Similarly, in “My Son at Communion,” his son, five, not yet able to take communion publicly, cannot be prevented from enacting his own private Mass at home: “ ‘This is the body,’ he says, not knowing / I watch, ‘and this is the blood.’ / He slides the cracker onto his tongue and chews, / drains down the juice, wipes the lip / of the glass with his shirt sleeve. / He bows and whispers a prayer / as I back from the silent, holy room, / struck with the need to believe.”

This movement from innocence to experience in children is matched by experiences in nature that reveal Ruffin as a realistic agrarian writer. In “Burying,” a newborn calf whose mother has died is placed with another cow about to give birth: “I . . . fed him / by bottle until another cow came due, then / moved him in with her for suckling. / Third night she broke his neck. / It was a right and natural thing to do: / She reasoned her milk was for hers alone.” The poet is then forced to finish off the suffering calf and bury it without romantic sentimentality: “I felt neither / fear nor sorrow, love nor hate. I felt / the slick handle of the shovel, slid / my thumb over its bright steel blade, / breathed deep the sharp and necessary air.”

Another of several other such powerful poems is “Root Pruning.” Here, in order to force a tree to produce fruit and seed, the poet must do violence to its feeder roots: “I feel the blade stop, / gather strength, slice through / roots as slender as veins / matted on a lover’s lids. // There is no love in this: / It is not a gentle procedure. / I can see in your barren limbs / against the sky that awful need / begin, the primal racial fear: / that blessed rage for seed.”

The fourth and final section (A Miscellany) contains the title poem and other poems that, as the word miscellany suggests, sum up the major themes already developed in earlier poems and sections, but then the poet goes beyond to an ominous conclusion. “Cleaning the Well” is a male initiation poem whose characters are a grandfather and his grandson. The grandfather lowers the grandson into the well by a rope to clear it of debris—“It’s got to be done. Let’s go,” the grandfather says. At the bottom of the well, the young boy’s courage and resolve are tested as he brings up all sorts of polluting items: “a rubber ball, pine cones, leather glove, / beer can, fruit jars, an indefinable bone.” Once pulled back to the surface, the boy tells the grandfather what he had to leave behind: “a cat or possum skeleton, but it / broke up, I couldn’t pick it up.” The grandfather replies wisely: “‘There’s always something down there / you can’t quite get in your hands.’ ” The poem ends with the grandfather’s words about the secretiveness of such initiations: “ ‘You’ve drunk all that cat / you’re likely to drink. Forget it, / and don’t tell the others. It’s just / one more secret you got to live with.’” Like several other poems throughout the volume, this poem uses immersion in water as a symbol of experience and encounter with the unknown, mysterious, and threatening, yet also sometimes the reviving and restorative elements in nature as well as in the depths of the self and in human relationships.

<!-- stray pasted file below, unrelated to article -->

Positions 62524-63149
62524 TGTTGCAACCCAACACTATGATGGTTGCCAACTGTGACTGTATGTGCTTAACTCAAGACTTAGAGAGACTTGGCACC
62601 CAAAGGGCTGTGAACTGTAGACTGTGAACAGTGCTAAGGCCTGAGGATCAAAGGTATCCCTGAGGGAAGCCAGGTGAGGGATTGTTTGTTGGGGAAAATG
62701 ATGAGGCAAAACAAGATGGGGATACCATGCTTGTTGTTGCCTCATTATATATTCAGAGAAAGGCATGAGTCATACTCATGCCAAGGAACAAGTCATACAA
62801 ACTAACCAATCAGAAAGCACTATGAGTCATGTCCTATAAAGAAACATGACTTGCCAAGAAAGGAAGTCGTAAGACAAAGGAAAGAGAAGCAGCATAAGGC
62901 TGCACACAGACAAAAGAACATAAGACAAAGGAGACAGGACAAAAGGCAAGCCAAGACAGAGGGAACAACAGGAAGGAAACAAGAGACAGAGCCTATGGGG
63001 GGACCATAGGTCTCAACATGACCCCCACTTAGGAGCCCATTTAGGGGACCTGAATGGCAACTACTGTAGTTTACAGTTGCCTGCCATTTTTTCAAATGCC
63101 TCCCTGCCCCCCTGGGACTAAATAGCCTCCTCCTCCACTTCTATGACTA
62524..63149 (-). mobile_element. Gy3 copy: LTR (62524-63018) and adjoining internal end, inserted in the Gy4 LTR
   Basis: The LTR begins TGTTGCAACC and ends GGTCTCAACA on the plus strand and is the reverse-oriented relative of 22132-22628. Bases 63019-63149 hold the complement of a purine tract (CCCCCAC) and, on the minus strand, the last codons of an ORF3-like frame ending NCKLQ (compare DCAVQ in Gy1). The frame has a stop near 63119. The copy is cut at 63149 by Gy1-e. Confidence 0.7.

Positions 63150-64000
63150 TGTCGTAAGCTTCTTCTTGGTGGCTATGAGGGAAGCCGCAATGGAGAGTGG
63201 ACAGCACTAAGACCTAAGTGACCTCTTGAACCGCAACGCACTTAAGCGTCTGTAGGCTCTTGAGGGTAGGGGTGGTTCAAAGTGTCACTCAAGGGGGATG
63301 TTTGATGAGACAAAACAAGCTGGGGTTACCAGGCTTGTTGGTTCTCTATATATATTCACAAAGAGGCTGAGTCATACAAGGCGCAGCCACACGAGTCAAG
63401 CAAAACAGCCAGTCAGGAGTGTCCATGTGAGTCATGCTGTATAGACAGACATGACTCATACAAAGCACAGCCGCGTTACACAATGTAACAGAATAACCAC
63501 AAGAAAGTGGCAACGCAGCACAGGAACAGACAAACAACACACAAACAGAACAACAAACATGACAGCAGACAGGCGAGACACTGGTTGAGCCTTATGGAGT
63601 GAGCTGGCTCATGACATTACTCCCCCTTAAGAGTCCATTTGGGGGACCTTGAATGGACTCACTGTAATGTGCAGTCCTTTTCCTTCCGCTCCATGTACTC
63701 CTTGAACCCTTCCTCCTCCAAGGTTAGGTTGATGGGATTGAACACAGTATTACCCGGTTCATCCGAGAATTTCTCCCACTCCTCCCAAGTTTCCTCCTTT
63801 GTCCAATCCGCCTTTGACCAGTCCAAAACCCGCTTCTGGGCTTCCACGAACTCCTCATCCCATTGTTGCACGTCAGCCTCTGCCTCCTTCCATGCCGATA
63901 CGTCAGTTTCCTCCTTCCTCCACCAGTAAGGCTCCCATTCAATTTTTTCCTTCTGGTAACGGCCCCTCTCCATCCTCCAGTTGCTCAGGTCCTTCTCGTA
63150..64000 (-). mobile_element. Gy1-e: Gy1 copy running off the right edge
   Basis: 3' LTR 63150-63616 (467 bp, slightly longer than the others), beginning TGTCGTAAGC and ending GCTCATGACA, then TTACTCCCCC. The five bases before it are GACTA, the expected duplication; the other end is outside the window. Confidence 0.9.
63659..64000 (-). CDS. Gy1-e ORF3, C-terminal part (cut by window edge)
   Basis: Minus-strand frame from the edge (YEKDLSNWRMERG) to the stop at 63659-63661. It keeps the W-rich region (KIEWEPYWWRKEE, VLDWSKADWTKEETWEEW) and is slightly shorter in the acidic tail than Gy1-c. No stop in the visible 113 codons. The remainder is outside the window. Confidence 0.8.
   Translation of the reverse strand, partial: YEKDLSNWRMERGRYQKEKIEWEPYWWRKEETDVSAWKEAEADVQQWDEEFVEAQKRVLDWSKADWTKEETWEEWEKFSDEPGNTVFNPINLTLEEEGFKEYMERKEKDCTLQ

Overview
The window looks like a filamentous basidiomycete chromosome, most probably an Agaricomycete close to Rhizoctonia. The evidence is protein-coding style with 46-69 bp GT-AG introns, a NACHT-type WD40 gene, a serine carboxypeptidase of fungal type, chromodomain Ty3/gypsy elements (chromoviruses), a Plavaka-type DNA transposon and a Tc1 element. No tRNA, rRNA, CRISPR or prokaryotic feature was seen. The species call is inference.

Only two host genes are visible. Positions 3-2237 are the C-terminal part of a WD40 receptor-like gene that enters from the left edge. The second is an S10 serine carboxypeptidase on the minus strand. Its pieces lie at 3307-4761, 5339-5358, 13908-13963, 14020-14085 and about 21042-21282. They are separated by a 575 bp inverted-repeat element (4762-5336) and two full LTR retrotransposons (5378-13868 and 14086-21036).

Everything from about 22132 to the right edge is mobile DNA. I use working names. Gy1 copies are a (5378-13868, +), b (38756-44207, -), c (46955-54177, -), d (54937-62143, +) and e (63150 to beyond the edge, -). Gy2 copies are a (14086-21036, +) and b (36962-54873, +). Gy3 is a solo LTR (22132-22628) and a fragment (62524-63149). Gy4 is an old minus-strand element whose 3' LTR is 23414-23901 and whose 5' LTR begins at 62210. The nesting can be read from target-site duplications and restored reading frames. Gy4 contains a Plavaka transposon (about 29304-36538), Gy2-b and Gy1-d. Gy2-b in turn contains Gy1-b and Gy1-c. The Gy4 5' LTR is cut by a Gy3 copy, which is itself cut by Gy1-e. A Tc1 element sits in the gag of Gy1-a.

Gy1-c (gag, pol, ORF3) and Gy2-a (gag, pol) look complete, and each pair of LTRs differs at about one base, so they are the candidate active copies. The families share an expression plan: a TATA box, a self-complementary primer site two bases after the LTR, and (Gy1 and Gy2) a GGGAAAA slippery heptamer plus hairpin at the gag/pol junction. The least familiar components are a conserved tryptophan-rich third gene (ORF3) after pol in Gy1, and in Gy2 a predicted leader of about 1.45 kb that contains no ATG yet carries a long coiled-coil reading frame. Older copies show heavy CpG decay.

Ruffin closes the fourth section and the volume with two bleakly prophetic poems. “The Practice Is Over, Tom Hardy” plays off Thomas Hardy’s famous “Channel Firing,” a poem about gunfire practice during naval maneuvers in the English Channel just prior to World War I. Ruffin fears that an even more terrible war—a nuclear war—may one day do much more damage to Salisbury Plain than the thundering naval guns of 1914: “It will be warmer then indeed: / the Judgment will be known at last, / when Stourton Tower poofs like Camelot / and Stonehenge melts like glass.” The collection’s final poem, “To the Twenty-First Century,” begins with a similar twist, this time on the well-known nursery rhyme “Little Boy Blue.” The original poem (taken by some as in part an implicit attack on Cardinal Wolsey’s ostentatious lifestyle) is as follows: “Little Boy Blue come blow your horn.  / The sheep’s in the meadow the cow’s in the corn. / But where’s the boy who looks after the sheep? / He’s under a haystack fast asleep. / Will you wake him? No, not I—for if I do, he’s sure to cry.”

Here is a disruption, through inattention and laziness, of humanity’s rightful relationship to and ordering of the natural world. In Ruffin’s poem, the poet calls on the boy to wake up and blow his horn as an alarm, yet the poem ends with a dark foreboding that the ongoing human abandonment of the agrarian life for the excesses of industrialism and a lethal technology may well lead to oblivion: “Up and blow, boy, blow to / the skies, but know that your / tune is lost on casual green and blue. / As you wish, stand and blow, / though bronze to iron to atom / to dreamless sleep is the way / that this story will go.” But dire as such a prophecy is, the way to avoid it is also, by implication both here and in other poems, clearly indicated.

Paul Ruffin is one of those poets—all too rare—whose poems are full of wisdom and just ring true to life so that the reader, unless blindly committed to some radical ideology out of harmony with natural law and universal human experience, must simply say that this is the way life is and act accordingly. In my prefatory remarks as poetry editor for Modern Age (“In the Beginning: A Note from the Poetry Editor,” Winter 2008, pages 58–60), I quoted a list of fourteen benchmarks for a successful poem compiled by Ruffin’s fellow Alabama-born poet John Finlay (1941–1991), who also knew country life in the rural South. Of those points, the following stands out prominently in relation to Ruffin’s verse: “It must be of the physical world, have winter mornings, summer nights, stripped trees, creeks, smoke, smells, the reflection of a star in a bucket of water, etc. in it so that the reader will say, ‘Oh, yes, this is just the way it really is.’ ” ♦


David Middleton is poetry editor for Modern Age.